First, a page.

Tony! The Tony Blair Rock Opera review – Edinburgh Festival Fringe ★★★☆☆

5 mins read

Tony! The Tony Blair Rock Opera, is a gig concert musical theatre show, that sets out to tell the life story of the former British Prime Minister, and is described by the producers as a ‘reckless reappraisal’.

Just in case you can’t recall the 1990s and early 2000s, Tony Blair led ‘New Labour’ to a landslide election victory in 1997, ending 18 years of Conservative rule. 

The framing device for this show begins with us at an unknown future time, with Blair (Jack Whittle) on his death bed, and revisiting major moments in his life. 

We immediately skip back to his birth, in a scene which sets the tone, and the humour level, for much of what is to follow. If you go to see this show, and you hate it by this point, your opinion probably isn’t going to improve as the piece continues. 

As we travel through Blair’s formative years, the life milestones come thick and fast, but there’s nothing that could not be discovered from reading his Wikipedia page. 

Indeed, this is the fundamental problem with this show – there’s nothing here we don’t know. From the ‘Granita dinner’ incident, to the ‘People’s Princess’ moment, this is presented as a Greatest Hits of Blair’s political career.

Presented here in a 95-minute version of what was previously a longer show, there is no interval, although an indication of where one would have been remains. In the ‘second act’ we are presented with a retrospective of Blair’s involvement in a number of wars, but the whole sequence is played for laughs. 

This is another problem – there is no light and shade – everything is presented as humorously as possible. There are no challenges which must be overcome – Blair’s path through life, and his ascendancy up the political ladder are all arranged by others, 

What does come across is an impression that Blair may well have never made a decision for himself in his entire life: his parents, Cherie, Peter Mandelson, are all shown as being the people who give Blair interests, a family, and the political career. 

Writing a biographical piece about a person who is still alive is always going to be a tricky choice. Laud them too greatly, and you appear sycophantic.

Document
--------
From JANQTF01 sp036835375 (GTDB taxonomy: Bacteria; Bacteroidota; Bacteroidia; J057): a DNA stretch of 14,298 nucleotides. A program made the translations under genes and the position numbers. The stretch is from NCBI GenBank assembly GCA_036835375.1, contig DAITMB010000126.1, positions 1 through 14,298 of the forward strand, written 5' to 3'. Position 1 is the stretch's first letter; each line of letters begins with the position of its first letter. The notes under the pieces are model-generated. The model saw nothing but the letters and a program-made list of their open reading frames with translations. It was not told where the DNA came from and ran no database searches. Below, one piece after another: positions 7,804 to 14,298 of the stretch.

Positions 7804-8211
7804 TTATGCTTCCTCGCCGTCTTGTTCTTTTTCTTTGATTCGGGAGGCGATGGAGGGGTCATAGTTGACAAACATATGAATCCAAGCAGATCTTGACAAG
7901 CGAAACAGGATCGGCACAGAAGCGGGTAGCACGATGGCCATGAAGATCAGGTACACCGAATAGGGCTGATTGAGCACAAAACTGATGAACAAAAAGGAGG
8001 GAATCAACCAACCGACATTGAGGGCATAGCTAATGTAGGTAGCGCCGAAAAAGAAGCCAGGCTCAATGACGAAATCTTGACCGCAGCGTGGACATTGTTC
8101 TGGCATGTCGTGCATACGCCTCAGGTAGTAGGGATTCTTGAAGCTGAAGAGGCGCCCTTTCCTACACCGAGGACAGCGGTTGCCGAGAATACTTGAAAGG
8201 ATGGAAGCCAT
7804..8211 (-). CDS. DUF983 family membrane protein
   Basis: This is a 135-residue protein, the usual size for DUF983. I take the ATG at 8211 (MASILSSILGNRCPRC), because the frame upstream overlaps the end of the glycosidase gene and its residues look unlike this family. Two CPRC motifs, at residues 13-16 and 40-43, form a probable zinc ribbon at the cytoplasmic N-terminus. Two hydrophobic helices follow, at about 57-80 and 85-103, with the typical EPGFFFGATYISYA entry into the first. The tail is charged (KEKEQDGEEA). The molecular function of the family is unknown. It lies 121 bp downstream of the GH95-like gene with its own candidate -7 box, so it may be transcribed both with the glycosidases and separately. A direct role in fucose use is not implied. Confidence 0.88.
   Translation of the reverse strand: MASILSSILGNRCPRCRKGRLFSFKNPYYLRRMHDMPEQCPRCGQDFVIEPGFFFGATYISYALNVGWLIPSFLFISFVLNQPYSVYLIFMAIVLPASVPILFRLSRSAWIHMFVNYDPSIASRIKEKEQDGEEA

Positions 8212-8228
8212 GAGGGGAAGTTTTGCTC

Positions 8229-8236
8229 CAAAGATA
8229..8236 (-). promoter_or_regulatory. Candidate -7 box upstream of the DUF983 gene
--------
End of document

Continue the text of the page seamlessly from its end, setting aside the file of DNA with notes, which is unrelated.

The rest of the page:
Criticise them excessively, and they may well choose to sue for defamation of character. Choosing neutrality, as here, makes for a story which is as bland as it is neutral. This can’t even be regarded as satire – nothing is biting enough.

Presented as a gig-concert, meaning the musicians are on stage behind the actors, the music is fine. The tunes are well written, with nothing too jarring, but this review is being written some 24 hours after the performance, and none of the songs were memorable enough to be causing ear-worms. 

The cast of nine, with backing from a three-piece band, push their way through the songs, the dialogue and the caricatures of Labour’s front bench that wouldn’t look out of place in Spitting Image. They’re all committed to their various roles, and the business with David Blunkett’s dog is very funny. 

Much of the rest is not funny, which is surprising, as the Book –  that is, the story and dialogue – have been written by Harry Hill, who is incredibly funny in his well-observed stand-up routines.

Whether you like this or not may well depend on how you feel about musicals that ultimately romp along without making statements, and without having any underlying moral. Certainly a fair proportion of the audience did seem to be having a good time. 

Far from being the reckless reappraisal promised, everything is played far too safely, resulting in an ultimately forgettable experience.

Tony Blair does definitively have an intriguing political legacy – but it’s not the story recounted here. The show would be stronger if it had any political conviction whatsoever. As it is, the show, like the man at the centre of it, appears to have none.

Tony! The Tony Blair Rock Opera, continues at the Edinburgh Fringe until 27th August

Feature Image Credit: Nicholson Green Productions Ltd.

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